Two Reading sisters came third in the EU Young Scientist of the Year award.
Out of 116 finalists Aneeta and Ameeta Kumar, who attended the Abbey School, battled it out to come third in the competition, which has run for 26 years.
Their project focuses on improving the early diagnosis of cancer and won the UK Young Scientist accolade this year and has now been picked up by an Oxford-based laboratory.
The sisters are now beginning their studies in medicine at the University of Southampton.
The European Commission contest aims to boost young people's interest in the sciences and encourage them to follow careers in science and technology.
Catherine Bearder, MEP for Reading, said:
"I am delighted two sisters from Reading have come so far in such a competitive contest. It is especially pleasing, given the current drive for females to enter careers in science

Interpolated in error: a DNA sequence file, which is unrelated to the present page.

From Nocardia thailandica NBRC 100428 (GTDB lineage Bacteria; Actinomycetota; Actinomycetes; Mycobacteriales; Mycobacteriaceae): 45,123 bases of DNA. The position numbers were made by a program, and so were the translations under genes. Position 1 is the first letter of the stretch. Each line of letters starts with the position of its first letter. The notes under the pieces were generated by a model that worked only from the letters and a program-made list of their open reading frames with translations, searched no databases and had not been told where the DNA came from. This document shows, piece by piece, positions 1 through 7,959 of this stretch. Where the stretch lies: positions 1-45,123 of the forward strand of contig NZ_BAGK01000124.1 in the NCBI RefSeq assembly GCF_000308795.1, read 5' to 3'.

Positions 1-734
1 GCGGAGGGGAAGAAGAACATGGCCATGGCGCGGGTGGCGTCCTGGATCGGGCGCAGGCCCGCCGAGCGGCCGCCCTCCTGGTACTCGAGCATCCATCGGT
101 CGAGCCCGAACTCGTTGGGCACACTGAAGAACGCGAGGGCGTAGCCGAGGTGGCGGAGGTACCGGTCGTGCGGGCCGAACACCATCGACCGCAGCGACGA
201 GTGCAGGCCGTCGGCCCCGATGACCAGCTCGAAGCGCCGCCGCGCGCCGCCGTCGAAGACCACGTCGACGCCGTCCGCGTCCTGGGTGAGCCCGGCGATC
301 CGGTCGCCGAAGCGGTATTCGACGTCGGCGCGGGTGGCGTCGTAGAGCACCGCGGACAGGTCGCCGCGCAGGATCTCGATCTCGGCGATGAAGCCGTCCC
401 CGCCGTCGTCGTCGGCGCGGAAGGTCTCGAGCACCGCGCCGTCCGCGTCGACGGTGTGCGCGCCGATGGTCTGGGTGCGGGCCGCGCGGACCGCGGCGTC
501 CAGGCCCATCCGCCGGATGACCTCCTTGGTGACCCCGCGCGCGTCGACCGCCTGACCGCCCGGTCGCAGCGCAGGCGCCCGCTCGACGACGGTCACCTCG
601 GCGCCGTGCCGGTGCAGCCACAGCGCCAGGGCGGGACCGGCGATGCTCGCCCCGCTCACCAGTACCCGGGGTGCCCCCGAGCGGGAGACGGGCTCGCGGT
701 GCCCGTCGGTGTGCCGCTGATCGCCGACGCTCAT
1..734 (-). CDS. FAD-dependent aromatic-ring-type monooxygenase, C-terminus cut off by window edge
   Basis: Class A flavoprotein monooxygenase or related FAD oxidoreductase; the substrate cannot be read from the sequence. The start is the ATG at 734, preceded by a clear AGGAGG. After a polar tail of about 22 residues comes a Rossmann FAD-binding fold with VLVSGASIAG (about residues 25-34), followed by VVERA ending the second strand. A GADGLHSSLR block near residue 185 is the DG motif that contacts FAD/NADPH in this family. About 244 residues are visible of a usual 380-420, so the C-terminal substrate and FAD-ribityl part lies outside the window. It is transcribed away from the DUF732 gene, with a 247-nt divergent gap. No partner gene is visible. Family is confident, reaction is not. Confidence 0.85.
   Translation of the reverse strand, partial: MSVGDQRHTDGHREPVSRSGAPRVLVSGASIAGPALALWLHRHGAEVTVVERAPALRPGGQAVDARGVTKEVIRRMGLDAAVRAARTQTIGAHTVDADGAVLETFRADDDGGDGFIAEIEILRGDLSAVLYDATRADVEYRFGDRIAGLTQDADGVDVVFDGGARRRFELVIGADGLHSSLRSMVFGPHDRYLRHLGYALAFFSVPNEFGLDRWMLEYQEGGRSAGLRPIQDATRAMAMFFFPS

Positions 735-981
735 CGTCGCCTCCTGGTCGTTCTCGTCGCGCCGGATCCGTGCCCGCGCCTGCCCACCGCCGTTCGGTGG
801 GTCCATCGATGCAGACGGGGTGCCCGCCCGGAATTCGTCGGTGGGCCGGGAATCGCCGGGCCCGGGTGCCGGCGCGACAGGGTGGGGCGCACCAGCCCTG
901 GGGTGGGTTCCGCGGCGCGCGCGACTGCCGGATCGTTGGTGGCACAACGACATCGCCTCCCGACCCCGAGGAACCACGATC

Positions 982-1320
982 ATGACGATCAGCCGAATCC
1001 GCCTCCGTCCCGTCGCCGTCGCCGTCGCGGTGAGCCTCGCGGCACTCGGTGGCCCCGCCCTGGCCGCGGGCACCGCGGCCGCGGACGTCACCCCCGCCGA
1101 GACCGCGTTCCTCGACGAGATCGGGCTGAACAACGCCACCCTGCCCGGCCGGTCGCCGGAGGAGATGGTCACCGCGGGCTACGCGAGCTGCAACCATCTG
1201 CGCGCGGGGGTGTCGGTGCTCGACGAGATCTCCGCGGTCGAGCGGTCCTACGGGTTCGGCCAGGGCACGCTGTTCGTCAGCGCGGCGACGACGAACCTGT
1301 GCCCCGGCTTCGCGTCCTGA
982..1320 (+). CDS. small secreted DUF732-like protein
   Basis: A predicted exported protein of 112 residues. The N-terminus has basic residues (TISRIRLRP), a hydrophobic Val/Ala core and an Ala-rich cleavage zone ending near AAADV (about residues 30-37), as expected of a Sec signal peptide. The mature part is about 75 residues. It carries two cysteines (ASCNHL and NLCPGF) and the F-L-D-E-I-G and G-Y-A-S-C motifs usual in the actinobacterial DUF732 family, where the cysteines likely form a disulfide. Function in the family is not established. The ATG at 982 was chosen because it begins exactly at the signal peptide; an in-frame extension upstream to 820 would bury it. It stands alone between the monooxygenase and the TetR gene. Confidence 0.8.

"Their project could help develop resear4ch into gaining an earlier diagnosis for millions of cancer sufferers.
"This is an example of the EU driving scientific research and gearing up the next generation of scientists to ensure Europe remains central to worldwide progress.
"Well done Ameeta and Aneeta."
Imran Khan, Chief Executive of the British Science Association, the organisation responsible for nominating the UK candidate for the competition said:
"Our national football teams may have been nowhere to be seen this summer, but Aneeta and Ameeta have shown that, when it comes to science, young people in the UK are still amongst the best in the world.
"I really hope they inspire others to follow them - it's incredibly easy to get involved in our CREST Awards scheme and start doing science yourself."